We debated exactly what "quality" means at great length in Grand Committee, and I do not propose to rehearse the arguments here today. Suffice it to say that I hope the regulations cover some of the areas we covered, such as parental involvement, ethos, suitability and training. I also hope that thorough training on attachment, which again we discussed at length, will be considered where very young children are catered for, and that inspectors will have a good working knowledge of this area.
Talking of inspectors, I ask the Government to seriously consider exploring with Ofsted how they can take quality assurance schemes into account. However, we feel that the best way to signal that quality counts is to cement this commitment on the face of the Bill. I beg to move.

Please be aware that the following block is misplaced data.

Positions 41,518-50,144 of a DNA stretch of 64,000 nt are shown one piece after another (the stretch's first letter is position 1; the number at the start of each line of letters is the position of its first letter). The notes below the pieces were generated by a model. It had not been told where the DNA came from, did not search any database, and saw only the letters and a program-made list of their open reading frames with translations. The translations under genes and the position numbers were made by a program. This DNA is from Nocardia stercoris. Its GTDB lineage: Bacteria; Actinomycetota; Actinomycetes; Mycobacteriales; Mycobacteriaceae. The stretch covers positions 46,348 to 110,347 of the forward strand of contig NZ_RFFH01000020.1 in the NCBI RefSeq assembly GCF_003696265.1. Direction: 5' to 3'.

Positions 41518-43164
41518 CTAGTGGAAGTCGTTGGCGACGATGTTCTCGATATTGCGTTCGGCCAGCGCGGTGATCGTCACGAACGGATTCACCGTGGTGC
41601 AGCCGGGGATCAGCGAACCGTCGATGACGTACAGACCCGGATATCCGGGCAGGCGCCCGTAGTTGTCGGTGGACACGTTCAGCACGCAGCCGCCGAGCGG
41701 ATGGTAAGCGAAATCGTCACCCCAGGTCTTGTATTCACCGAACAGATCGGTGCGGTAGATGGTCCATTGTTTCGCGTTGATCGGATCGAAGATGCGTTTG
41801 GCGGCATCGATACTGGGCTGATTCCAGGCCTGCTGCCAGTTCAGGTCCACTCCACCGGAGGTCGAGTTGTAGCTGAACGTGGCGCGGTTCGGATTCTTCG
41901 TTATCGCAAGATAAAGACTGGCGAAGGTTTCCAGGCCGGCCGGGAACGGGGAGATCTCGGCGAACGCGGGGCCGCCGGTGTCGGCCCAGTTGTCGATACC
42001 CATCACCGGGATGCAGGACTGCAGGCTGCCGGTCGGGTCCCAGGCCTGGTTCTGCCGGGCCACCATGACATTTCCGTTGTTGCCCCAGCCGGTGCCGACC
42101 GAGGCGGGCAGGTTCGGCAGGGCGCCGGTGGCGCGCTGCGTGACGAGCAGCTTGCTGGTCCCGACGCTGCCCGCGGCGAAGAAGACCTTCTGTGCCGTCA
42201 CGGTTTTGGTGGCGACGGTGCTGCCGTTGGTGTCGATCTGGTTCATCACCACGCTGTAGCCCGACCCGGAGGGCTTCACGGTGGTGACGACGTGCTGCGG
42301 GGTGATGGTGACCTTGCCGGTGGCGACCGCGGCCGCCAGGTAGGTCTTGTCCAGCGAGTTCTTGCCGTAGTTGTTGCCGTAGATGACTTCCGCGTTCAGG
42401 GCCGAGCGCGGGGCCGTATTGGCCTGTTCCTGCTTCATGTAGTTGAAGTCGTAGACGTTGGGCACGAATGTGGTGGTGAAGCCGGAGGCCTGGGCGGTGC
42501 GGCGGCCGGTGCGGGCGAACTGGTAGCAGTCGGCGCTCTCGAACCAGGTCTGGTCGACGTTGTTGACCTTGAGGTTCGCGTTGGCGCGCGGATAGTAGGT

My Lords, my amendments in this group are Amendments No. 10, which relates to workless households, and Nos. 11 and 15, which relate to quality and suitability.
Amendment No. 10 would add to the duty of local authorities to have regard to childcare provision for workless households, subject to adequate resources being available. I accept that the Government's main focus in the Bill, as clearly outlined by the Minister in Grand Committee, is providing childcare so that parents can go out to work and take the family out of poverty. That is all well and good, but my main focus is on the child's best interests. In that case, you have to remember that the children of workless households can also benefit greatly from good quality childcare. Indeed, given the stresses and strains of life in such households, they may well benefit more than other children.